|Date Published||21 September 2017|
Homicide detective Frank Bennet should be grateful for his new partner, but he senses she is even more dangerous than the serial killer they are trying to bring down.
But they have a crime to solve. A junkie has just escaped a watery death at a small nearby marina, and he is convinced the silver chest he had been chained to is just one of many on the sea bed. When the boxes are raised and opened, Frank and Eden know they have a serial killer on their hands.
The bar for this sub-genre of crime fiction was set incredibly high a long time ago with The Silence of the Lambs. Perhaps writers are trying to surpass that bar, or maybe it is just the sheer volume available of police chasing serial killers, but it seems authors feel obliged to resort to extremes to accomplish the wow factor in their books. Hades is yet another of those stories.
Barely hidden amongst the plethora of shock and gore scenes is a sense of the author trying too hard to make her players unique, resulting in unlikeable characters. Hades is a thug with a compassionate streak, but I will give him the prize for the most believable character. Frank is an overdone caricature of an ‘is that a gun in your pocket’ cop, who is made even less convincing when he seems to have occasional injections of oestrogen and progesterone into his psyche. Eden’s hard-bitch character is so magnified that I just wanted to shake her.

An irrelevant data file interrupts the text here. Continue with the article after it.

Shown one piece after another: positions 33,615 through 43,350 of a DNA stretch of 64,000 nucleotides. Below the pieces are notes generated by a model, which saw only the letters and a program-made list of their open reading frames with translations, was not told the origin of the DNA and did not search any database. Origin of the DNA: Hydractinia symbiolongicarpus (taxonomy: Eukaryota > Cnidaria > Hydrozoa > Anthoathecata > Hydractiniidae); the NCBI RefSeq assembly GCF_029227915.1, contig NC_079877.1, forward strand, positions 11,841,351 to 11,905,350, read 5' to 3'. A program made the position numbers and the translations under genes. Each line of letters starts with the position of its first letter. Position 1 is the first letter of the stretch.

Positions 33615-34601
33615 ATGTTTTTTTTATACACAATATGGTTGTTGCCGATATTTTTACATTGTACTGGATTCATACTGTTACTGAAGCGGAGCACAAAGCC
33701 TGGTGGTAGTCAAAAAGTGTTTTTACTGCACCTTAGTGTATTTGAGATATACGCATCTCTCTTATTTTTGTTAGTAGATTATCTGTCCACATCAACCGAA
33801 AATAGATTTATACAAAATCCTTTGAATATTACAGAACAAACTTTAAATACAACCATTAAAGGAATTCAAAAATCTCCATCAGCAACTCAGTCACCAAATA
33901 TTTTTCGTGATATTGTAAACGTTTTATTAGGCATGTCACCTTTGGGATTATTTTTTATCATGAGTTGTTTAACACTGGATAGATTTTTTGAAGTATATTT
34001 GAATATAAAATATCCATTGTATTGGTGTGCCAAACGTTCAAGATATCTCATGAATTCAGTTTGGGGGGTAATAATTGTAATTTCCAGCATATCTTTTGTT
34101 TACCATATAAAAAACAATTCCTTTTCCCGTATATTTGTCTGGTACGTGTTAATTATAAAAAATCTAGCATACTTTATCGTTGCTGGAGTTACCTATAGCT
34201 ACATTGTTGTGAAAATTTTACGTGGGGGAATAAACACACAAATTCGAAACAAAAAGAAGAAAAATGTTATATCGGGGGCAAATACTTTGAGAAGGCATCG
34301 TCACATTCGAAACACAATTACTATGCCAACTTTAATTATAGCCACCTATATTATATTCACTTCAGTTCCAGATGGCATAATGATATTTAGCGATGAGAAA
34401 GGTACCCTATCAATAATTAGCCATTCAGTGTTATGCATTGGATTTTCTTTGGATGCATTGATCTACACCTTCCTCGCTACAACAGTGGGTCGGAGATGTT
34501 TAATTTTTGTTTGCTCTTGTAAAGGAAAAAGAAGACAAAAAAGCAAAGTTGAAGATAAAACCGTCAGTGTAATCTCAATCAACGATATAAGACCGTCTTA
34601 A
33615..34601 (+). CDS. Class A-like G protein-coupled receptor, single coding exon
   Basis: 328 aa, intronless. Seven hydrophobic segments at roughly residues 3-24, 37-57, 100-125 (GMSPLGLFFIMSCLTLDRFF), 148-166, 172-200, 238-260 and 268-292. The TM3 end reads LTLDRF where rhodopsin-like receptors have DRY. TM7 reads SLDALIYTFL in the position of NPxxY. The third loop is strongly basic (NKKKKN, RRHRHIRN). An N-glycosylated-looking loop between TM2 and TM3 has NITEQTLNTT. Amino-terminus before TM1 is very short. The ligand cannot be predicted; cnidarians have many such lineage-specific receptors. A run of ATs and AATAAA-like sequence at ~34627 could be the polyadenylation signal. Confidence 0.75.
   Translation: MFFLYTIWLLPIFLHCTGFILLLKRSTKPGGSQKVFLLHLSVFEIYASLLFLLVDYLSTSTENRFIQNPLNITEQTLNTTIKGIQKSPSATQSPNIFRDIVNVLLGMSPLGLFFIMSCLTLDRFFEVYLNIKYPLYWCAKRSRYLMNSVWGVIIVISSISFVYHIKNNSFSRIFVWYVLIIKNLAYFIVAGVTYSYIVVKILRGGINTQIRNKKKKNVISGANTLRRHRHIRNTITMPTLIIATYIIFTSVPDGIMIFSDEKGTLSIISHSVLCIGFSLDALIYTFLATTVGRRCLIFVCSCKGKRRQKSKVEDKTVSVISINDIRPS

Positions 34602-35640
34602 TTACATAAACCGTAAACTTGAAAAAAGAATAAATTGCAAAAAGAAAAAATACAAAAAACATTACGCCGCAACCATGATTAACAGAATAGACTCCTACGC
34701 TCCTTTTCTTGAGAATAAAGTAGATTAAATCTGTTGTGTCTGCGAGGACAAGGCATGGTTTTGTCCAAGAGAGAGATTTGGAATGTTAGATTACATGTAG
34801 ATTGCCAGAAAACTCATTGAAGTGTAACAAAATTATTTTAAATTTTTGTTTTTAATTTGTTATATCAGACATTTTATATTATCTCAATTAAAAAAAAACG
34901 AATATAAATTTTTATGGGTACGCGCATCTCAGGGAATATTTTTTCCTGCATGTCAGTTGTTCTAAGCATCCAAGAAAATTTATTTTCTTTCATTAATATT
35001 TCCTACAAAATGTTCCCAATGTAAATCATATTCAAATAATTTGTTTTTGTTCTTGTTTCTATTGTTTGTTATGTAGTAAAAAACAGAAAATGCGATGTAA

The chapters devoted to Hades are written in the third person past tense, and clearly are backstory. They are two of the central characters’ whys. Frank's chapters are written in the first person, past tense, but they failed to draw me in because of his superficial thoughts and dialogue. The scenes devoted to the killer’s next victim are useful, but her character is insufficiently developed to give the reader a connection or reason to root for her. Dialogue is honed and to the point, but the characters’ voices are not distinct.
The plot is reasonable, but not unique. And the sub-plot is interesting, but not entirely plausible. The problem with both plots was that I could not believe the baddies had got away with their crimes for so long. At one point, as the sub-plot unravelled, I became convinced they could not have heard of fingerprints, let alone DNA, in Australia.
Although the pacing is quite good, I had no sense of place. When I go on a journey inside the covers of a book, I like to feel my surroundings. Sadly, Hades could have been set in Anywhereville.
Reviewed 31 March 2018 by Kati Barr-Taylor
Kati Barr-Taylor lives in her ‘cosy pigsty’ in the Dordogne. She satisfies her literary cravings by translating, writing, editing and reading.